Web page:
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Prosecutor's Discretion - Out of the Closet, Not Out of Control (From Discretion, Justice, and Democracy, P 44-53, 1985, Carl F Pinkele and William C Loutham, eds. - See NCJ-96653)

NCJ Number
S I Lezak; M Leonard
Date Published
10 pages
This paper examines the reasons for prosecutorial discretion, reviews how discretion operates, and suggests an approach to the regulation of discretion.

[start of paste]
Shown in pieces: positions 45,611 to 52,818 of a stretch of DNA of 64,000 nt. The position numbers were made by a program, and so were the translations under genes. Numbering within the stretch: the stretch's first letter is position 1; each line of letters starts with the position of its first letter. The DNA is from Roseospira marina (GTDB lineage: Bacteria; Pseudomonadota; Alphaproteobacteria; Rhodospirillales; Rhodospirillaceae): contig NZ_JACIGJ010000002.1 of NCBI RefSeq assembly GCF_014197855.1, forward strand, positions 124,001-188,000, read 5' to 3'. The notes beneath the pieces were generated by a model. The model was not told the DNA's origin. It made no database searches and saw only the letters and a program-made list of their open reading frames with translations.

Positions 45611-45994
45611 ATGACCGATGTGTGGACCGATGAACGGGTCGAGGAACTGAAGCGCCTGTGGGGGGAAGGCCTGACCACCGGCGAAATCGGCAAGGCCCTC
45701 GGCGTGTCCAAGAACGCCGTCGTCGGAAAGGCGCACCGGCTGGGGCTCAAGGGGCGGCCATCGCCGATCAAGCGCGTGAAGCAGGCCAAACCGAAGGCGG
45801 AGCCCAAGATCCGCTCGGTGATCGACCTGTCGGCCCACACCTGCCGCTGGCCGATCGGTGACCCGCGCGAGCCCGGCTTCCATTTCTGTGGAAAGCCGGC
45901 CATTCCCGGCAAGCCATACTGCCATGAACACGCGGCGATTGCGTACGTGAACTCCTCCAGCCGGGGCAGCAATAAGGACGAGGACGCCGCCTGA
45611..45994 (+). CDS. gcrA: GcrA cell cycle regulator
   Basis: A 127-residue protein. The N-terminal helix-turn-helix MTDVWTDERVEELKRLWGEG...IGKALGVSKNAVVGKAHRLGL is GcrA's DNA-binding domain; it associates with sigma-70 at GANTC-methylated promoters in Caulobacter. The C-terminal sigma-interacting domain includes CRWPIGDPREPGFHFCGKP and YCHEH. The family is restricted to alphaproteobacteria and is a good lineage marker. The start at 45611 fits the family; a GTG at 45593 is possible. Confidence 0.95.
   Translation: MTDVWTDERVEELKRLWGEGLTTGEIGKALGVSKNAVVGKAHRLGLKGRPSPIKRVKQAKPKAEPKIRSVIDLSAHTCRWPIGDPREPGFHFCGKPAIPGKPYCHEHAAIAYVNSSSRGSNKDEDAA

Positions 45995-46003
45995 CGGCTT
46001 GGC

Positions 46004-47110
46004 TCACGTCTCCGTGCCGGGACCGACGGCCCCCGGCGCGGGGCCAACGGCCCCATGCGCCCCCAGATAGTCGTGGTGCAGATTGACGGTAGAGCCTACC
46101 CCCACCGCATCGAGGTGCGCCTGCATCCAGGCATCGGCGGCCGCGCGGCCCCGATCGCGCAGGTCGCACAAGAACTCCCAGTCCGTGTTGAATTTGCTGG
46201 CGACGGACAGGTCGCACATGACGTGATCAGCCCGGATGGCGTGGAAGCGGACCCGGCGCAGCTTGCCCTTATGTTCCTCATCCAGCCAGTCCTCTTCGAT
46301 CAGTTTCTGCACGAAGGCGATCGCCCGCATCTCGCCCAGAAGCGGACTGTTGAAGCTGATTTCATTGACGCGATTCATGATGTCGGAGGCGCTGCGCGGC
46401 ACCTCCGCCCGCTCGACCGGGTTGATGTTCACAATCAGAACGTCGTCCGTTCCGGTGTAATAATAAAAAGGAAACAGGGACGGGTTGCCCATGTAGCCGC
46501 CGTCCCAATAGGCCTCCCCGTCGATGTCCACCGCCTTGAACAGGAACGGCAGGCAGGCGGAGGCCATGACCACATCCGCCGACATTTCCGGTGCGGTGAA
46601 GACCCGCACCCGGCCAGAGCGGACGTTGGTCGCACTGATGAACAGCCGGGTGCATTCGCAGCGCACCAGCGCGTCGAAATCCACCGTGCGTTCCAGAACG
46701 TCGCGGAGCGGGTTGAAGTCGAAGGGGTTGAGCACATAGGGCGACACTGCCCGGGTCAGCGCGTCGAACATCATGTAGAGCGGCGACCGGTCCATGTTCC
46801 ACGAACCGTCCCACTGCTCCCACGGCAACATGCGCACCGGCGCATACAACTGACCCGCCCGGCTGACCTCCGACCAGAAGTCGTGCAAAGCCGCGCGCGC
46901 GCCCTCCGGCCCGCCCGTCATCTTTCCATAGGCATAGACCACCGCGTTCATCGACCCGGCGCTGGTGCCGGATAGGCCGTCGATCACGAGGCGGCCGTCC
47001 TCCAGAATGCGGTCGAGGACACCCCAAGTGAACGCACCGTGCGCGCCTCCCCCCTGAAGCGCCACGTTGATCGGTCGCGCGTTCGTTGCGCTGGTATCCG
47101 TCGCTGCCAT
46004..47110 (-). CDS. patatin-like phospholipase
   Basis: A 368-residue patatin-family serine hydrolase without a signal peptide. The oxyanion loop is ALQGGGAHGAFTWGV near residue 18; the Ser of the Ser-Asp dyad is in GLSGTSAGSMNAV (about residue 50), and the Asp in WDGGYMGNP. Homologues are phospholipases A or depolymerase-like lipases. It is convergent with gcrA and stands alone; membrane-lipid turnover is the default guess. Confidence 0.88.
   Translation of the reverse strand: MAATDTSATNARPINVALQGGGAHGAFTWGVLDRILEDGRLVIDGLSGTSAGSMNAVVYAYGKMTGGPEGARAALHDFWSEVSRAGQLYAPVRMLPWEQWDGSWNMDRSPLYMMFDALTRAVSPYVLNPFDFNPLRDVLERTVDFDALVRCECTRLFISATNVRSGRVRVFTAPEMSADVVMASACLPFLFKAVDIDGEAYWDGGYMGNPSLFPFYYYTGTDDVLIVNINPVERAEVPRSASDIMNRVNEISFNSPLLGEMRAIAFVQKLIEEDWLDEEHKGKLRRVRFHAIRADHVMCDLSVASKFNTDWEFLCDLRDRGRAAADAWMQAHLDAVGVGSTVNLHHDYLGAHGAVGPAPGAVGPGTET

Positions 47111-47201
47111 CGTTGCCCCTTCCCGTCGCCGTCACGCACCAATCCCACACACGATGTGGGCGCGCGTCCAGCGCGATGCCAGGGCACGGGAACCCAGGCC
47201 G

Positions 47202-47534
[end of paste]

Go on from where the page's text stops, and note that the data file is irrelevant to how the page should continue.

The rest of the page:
Reasons for the continued existence of discretion include overcriminalization in the criminal code, the severity of criminal sanctions in the United States, law enforcement considerations, and the economic impossibility of full enforcement of existing laws. A study of actual discretionary practices by prosecutors' officers suggests that four policies underlie the manner in which prosecutorial discretion is exercised in the decision to charge. The first policy -- legal sufficiency -- is a porous filtering process at the intake stage of the criminal justice system. The second policy -- system efficiency -- has the goal of retaining organization control, efficient management, and accountability. The third policy focuses on defendant rehabilitation and relies on noncriminal justice system resources and community support to assist in moving eligible defendants out of the criminal justice system. The fourth policy -- trial sufficiency -- focuses on making a charge in the initial system encounter that the prosecutor expects to stick with throughout the trial. Although abuse of prosecutorial discretion can jeopardize important societal values and make a mockery of justice, discretion nonetheless fulfills valuable functions otherwise unobtainable in the administration of justice. Internal guidelines would provide meaningful and effective parameters within which prosecutors could operate, and the involvement of more than one prosecutor in charging decisions would facilitate uniformity.


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